The case for the Nokia PureView 808 isn't complicated: if you want the best cameraphone ever made, you'll think £500 may be worth paying. If not, the price will make you openly laugh.
But even those firmly in the latter camp must surely be just a little curious to know just how good that 41-megapixel camera really is. Well, according to the chaps over at the respected DPReview, it's good enough for a prestigious Gold award.
In case you don't know DPReview, it's one of the most read and respected camera sites in the business, happy to throw 10,000 words at a time at evaluating every last detail of the latest in DSLRs, compact system cameras and pretty much everything else photography related.
So what do they say about the 808? How about that it's a “fascinating and compelling product” and that “as a cameraphone, the Nokia blows its competition out of the water”?
The PureView tech itself is hailed as “one of the most important innovations – arguable the most important – in mobile photography since the smarphone era dawned”.
In fact, in terms of the handset's skills as a camera – DPReview is a camera site after all – the review is almost entirely complimentary (though with unavoidable mentions of the whole “considering it's a phone” thing).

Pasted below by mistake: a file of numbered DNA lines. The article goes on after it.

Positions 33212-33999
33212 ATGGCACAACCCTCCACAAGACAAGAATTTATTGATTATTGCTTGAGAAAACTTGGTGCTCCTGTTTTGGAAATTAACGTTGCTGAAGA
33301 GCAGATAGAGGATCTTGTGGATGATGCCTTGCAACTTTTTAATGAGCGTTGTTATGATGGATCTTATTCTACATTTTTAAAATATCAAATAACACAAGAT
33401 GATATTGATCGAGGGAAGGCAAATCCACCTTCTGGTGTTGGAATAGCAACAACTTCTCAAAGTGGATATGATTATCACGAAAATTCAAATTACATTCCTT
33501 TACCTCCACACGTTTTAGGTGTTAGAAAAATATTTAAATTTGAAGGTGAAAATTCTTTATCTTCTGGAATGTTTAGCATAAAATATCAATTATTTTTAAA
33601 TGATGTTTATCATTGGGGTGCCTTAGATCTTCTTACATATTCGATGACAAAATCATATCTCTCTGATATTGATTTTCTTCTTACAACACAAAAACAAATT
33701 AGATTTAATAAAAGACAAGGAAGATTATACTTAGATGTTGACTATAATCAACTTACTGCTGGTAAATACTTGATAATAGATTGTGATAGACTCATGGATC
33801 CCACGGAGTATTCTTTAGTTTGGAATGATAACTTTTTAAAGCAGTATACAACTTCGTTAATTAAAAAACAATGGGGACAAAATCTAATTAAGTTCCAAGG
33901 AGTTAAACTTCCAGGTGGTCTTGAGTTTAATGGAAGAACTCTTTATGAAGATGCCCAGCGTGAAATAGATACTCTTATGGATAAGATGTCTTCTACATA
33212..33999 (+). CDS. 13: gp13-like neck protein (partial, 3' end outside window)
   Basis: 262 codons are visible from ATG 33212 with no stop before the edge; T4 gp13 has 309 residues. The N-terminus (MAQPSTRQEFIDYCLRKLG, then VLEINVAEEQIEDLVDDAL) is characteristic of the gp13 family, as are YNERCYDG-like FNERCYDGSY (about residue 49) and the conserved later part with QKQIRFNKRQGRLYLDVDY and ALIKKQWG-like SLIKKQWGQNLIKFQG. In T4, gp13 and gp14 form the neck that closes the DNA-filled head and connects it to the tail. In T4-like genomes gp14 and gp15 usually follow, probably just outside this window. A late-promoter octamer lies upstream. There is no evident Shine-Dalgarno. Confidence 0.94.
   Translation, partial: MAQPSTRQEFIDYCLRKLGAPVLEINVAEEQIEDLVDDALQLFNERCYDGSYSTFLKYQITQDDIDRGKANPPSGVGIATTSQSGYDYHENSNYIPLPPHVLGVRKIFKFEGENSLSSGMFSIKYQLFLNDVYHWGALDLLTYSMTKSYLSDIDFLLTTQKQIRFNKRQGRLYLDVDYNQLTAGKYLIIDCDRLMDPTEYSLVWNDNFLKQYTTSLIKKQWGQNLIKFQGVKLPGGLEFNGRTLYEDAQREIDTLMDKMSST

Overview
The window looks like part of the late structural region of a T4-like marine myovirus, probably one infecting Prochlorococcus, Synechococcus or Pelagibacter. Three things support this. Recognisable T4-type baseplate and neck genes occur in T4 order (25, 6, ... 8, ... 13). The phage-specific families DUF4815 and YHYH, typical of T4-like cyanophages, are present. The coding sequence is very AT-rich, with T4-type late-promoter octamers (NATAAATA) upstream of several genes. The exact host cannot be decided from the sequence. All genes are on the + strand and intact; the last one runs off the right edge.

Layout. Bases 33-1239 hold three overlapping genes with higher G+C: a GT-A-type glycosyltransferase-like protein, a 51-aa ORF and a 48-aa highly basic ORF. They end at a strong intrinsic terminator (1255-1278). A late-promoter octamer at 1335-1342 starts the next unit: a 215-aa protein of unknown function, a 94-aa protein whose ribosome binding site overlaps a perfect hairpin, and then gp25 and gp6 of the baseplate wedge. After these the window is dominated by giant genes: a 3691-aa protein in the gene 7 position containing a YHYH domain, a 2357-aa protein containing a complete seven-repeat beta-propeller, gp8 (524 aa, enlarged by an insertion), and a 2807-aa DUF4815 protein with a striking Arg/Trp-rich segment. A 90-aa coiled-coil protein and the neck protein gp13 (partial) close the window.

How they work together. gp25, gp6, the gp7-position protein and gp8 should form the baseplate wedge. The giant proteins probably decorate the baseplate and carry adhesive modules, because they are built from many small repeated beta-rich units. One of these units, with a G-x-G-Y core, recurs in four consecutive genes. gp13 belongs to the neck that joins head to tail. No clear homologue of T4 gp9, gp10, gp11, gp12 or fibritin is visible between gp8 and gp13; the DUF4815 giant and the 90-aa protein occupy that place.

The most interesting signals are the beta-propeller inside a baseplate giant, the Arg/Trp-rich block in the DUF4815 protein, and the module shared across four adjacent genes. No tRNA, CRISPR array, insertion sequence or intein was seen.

But there's no misinterpreting statements like “in terms of sharpness and detail, the 808 is more than a match at low ISO settings for most compact cameras (and some DSLRs)”.
As for its credentials as a phone, even a photography site isn't going to gloss over Symbian's failings, both in terms of interface issues and other frustrations that will affect the serious photographer, as well as the platform's crumbling position in the wider mobile sense.
But when it comes to the hardware itself – and more importantly the PureView imaging technology considering Nokia's intentions to port it across to its Windows Phones – the review is rich in its praise.
That still doesn't mean Nokia will sell many at all – I know I won't be buying one. But I'm also in no doubt that the mobile industry would be worse off without the increasingly rare originality that the 808 PureView brings to the table.
Yes, it's no match for your iPhones and Galaxy S3s, but it's also not likely to be starring in any court cases any time soon either, and that should count for something.